Wednesday, October 24, 2007

los bandidos desperados

in türkiş garfucius yesterday, i suggested that the pkk should not be referred to as a terrorist organization. not only is terrorism the worst defined concept in the world (even worse than aggression) that it has no meaning anymore except as a word of denigration for any act or actor that displeases one side in a fracas, it accords the other side a measure of implicit legitimacy. "one man's terrorist is the other's freedom fighter," runs the well used (and abused) cliché.

i insisted that the pkk is an organization dealing in common crime and must be treated as a gang of common criminals. i was wrong, i apologize...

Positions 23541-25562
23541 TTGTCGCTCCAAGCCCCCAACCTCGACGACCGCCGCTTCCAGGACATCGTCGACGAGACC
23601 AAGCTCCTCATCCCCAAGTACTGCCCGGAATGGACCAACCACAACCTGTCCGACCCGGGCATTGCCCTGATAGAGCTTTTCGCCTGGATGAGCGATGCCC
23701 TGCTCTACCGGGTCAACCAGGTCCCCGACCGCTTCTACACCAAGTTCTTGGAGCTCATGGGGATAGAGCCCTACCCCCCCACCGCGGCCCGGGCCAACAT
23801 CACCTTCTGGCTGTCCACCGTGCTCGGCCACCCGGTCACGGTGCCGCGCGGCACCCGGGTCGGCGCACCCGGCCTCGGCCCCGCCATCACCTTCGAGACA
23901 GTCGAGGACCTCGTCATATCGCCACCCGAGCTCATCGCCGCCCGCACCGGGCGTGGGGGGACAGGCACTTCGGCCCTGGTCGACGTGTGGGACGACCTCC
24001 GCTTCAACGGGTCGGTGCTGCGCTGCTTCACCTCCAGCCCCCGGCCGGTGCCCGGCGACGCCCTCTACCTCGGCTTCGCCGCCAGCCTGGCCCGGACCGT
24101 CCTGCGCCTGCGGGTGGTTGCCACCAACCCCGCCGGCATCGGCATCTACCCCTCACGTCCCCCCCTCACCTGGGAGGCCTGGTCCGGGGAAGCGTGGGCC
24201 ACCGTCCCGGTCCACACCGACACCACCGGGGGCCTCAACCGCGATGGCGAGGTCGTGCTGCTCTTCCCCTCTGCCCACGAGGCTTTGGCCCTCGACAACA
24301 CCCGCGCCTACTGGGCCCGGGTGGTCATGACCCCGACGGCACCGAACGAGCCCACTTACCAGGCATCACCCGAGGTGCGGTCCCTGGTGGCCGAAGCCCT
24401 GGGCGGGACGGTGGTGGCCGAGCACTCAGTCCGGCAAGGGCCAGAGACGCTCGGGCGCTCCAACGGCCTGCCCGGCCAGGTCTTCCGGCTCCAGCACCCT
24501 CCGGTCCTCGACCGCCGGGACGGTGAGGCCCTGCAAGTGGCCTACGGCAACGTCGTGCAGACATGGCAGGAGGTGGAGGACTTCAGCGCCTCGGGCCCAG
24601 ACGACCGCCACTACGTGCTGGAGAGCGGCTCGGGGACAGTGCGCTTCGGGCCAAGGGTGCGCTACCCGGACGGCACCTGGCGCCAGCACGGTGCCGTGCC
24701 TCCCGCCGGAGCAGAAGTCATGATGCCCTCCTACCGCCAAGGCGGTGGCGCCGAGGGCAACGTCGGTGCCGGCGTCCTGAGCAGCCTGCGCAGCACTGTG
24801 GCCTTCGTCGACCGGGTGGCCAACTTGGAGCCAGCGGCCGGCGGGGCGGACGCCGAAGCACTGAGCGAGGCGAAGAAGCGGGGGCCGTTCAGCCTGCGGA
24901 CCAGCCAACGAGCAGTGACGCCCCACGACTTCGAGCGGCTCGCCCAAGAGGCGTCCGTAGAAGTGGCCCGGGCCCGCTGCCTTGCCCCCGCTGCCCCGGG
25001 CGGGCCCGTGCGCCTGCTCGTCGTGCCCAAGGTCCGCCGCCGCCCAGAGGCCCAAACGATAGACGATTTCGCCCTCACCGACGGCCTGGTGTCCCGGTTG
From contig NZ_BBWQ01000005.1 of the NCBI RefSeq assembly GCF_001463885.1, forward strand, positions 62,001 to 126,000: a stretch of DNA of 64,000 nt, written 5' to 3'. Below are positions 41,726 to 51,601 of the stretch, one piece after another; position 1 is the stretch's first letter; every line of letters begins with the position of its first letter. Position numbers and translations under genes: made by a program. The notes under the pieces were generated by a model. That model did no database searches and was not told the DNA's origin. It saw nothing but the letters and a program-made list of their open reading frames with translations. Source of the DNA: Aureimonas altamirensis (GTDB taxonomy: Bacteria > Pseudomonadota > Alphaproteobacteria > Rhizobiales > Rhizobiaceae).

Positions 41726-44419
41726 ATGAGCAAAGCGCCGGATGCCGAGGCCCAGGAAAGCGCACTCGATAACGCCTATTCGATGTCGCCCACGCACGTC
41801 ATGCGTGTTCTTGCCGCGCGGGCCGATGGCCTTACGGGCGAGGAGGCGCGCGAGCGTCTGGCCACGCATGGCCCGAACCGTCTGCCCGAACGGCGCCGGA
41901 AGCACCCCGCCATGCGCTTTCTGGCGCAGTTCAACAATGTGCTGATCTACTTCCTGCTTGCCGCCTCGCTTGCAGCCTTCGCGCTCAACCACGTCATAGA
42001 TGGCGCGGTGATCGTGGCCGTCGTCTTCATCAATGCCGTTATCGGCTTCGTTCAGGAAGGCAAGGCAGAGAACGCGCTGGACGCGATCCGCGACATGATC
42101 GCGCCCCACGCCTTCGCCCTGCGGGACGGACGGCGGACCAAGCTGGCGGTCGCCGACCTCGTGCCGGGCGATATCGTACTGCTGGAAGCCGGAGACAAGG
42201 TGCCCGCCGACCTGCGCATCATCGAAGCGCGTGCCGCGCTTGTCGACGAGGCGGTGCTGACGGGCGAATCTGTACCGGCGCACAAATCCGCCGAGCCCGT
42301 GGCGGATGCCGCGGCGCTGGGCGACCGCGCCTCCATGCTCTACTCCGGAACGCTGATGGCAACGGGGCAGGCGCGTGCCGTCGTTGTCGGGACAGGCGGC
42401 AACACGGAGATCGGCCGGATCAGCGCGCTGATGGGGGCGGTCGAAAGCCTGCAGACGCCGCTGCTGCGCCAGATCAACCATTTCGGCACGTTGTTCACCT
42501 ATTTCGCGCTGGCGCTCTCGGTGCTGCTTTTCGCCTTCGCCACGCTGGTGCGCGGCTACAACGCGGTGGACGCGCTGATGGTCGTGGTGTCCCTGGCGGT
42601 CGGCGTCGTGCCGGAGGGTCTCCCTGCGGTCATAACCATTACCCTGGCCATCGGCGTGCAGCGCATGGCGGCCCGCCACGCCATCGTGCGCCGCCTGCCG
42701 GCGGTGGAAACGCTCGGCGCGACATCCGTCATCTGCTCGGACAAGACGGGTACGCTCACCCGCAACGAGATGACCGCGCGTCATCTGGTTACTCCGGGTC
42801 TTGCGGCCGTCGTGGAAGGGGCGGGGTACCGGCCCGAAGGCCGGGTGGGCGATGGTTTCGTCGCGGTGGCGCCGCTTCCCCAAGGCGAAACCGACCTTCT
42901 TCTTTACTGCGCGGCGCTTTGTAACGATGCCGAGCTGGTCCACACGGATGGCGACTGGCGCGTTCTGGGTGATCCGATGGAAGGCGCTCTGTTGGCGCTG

a "gang" is, sociologically, if not by historic origin, more or less an urban, therefore a civilized phenomenon. it assumes by definition, some sort of capacity to organize, albeit, outside the law, which requires some sort of adaptive autonomy in members' actions.

the pkk arises from the rural world of the peasantry and the corvée of the east. the only organization it can manage is through forming a rigid hierarchy. it cannot form a gang because autonomy is impossible without disbanding. that is what the pkk is: a band.

they are not gangsters but only rural bandits. or, using the term from a culture they are more akin to, los bandidos desperados.

let us not exalt them or ascribe them any legitimacy, however dubious, by calling them terrorists.

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